“Blessed are you when others revile you and persecute you and utter all kinds of evil against you falsely on my account.”
The “those” in verse 10 are called “you” in verse 11. The “you” in verse 11 is explicitly the disciples, and in this reading today that includes all of you who are disciples of Christ. You will be reviled, persecuted, and evilly slandered because of your relationship to Him, Jesus. Jesus says this persecution will come “on my account.” This is really why I think there is a linkage between verses 10 and 11. We know from the bible that no one, including Christians possesses any righteousness in themselves. Paul, in Romans 3:10, quotes the psalmist when he writes
as it is written: “None is righteous, no, not one; no one understands; no one seeks for God.
So what is the righteousness that is pursued and, as a result of being pursued, brings persecution? It is the righteousness that is Jesus Christ. Paul explains this in 1 Corinthians 1:30:
And because of him you are in Christ Jesus, who became to us wisdom from God, righteousness and sanctification and redemption, so that, as it is written, “Let the one who boasts, boast in the Lord.”
Christ is our righteousness. Christ is our righteousness because we do not have any righteousness of our own. This is the essence of the gospel. If you acknowledge before God your sin, confess it, and acknowledge that Jesus is Lord and your only hope of righteousness, you are saved. The reason you are saved is that by faith in Jesus, His righteousness is imputed to you, it is credited to your account and you are totally free from condemnation for sin.

But it is this very relationship to Jesus as Lord that will invite persecution. The implications are huge: Persecution is a marker of being a disciple. If you are a follower of Jesus Christ, you will be persecuted for it. Why? Because if you are a follower of Jesus, and not just a fan, everything else in life takes second place. If Jesus is the object of your love and affection and loyalty, that means your nation isn’t, and that will invite persecution. If Jesus is your first love, that means your families are not, and that will invite persecution (remember the daughter who ran away from her home?). If Jesus is your love, then his Word, his commandments and expectations will always come first, and not those of the world, and that will invite persecution. If Jesus is your highest treasure, that means other gods and religions and spiritualities are not, and that will invite persecution. This has always been the case.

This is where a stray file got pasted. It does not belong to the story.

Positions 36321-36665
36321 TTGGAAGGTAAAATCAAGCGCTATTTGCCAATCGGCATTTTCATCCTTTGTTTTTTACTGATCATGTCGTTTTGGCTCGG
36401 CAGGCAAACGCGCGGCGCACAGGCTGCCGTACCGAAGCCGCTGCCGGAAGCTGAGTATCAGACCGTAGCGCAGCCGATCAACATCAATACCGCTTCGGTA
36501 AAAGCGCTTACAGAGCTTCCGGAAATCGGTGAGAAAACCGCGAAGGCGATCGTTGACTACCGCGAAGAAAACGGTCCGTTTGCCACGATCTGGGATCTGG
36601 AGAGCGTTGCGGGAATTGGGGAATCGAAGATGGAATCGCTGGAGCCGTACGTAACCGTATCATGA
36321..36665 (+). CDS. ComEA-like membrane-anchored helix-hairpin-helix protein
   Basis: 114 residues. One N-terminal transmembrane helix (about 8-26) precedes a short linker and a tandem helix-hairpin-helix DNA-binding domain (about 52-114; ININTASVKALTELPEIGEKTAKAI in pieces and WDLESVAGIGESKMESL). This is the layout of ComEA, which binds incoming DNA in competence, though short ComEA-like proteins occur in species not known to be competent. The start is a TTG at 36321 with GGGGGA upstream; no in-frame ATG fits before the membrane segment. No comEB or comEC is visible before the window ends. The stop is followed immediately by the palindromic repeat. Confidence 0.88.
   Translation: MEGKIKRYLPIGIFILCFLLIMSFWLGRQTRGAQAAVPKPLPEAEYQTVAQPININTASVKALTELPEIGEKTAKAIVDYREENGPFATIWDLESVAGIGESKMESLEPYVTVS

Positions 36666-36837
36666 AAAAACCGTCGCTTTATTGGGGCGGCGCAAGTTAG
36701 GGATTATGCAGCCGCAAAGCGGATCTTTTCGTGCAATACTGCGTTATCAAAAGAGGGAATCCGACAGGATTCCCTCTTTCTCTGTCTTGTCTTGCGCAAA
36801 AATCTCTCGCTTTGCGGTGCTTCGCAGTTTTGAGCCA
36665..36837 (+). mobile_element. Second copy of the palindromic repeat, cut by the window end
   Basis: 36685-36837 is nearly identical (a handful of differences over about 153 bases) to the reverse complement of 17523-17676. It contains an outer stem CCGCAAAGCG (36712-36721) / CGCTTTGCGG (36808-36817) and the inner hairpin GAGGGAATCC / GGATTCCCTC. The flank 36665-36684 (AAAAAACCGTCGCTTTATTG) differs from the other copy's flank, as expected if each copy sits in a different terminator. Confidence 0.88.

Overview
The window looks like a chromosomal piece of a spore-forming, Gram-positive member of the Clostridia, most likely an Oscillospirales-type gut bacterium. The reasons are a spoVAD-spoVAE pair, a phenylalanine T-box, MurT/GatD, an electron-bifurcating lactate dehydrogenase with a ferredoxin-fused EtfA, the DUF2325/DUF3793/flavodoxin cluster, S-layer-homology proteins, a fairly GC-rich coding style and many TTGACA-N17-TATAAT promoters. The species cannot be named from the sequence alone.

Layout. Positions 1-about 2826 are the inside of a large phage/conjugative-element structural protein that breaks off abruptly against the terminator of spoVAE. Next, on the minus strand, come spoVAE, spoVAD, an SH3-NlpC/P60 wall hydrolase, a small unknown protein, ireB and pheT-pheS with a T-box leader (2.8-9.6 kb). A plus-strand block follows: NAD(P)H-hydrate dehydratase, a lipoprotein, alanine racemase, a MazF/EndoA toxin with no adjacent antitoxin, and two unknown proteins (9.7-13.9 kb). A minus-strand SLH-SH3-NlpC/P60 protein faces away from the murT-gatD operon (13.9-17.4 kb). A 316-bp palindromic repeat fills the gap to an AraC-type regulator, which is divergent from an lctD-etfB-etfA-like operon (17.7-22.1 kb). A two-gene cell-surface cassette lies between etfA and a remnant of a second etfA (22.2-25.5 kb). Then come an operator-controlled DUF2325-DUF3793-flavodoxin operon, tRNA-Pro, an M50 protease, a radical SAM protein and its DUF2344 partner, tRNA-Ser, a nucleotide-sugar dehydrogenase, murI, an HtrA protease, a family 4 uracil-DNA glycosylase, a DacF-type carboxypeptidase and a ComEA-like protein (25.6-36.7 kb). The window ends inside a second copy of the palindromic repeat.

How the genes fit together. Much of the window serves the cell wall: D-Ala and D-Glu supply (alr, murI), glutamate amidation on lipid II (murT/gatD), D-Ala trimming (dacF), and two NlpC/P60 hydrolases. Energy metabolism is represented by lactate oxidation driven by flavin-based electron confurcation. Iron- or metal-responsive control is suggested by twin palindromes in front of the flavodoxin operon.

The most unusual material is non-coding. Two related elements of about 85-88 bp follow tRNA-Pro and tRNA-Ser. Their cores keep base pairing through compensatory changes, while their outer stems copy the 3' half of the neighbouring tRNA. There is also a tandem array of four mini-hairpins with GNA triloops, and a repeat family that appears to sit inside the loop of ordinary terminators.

Bruner remarks that "Christians are only supposed to get into trouble for the right reasons."6 Jesus is the right reason.

My Desire for Our Church

One of the reasons I opened with the stories of persecution is that I wanted to awaken in you a desire to stand with those who are persecuted. This is the responsibility, I think, of those who enjoy a much greater degree of freedom to worship than many millions of our brothers and sisters. I desire us to be a people who, while not persecuted, have the passion for Christ of the persecuted, the compassion of the persecuted, the drive of the persecuted, the perseverance of faith of the persecuted, the risky lives of the persecuted, the audacity of the persecuted. My hope is that God will use the promise of this blessing in this message to set all of us free from our complacency and our need to live in constant comfort and with approval from others to live for the approval of the only One in the universe whose approval actually matters, Jesus Christ.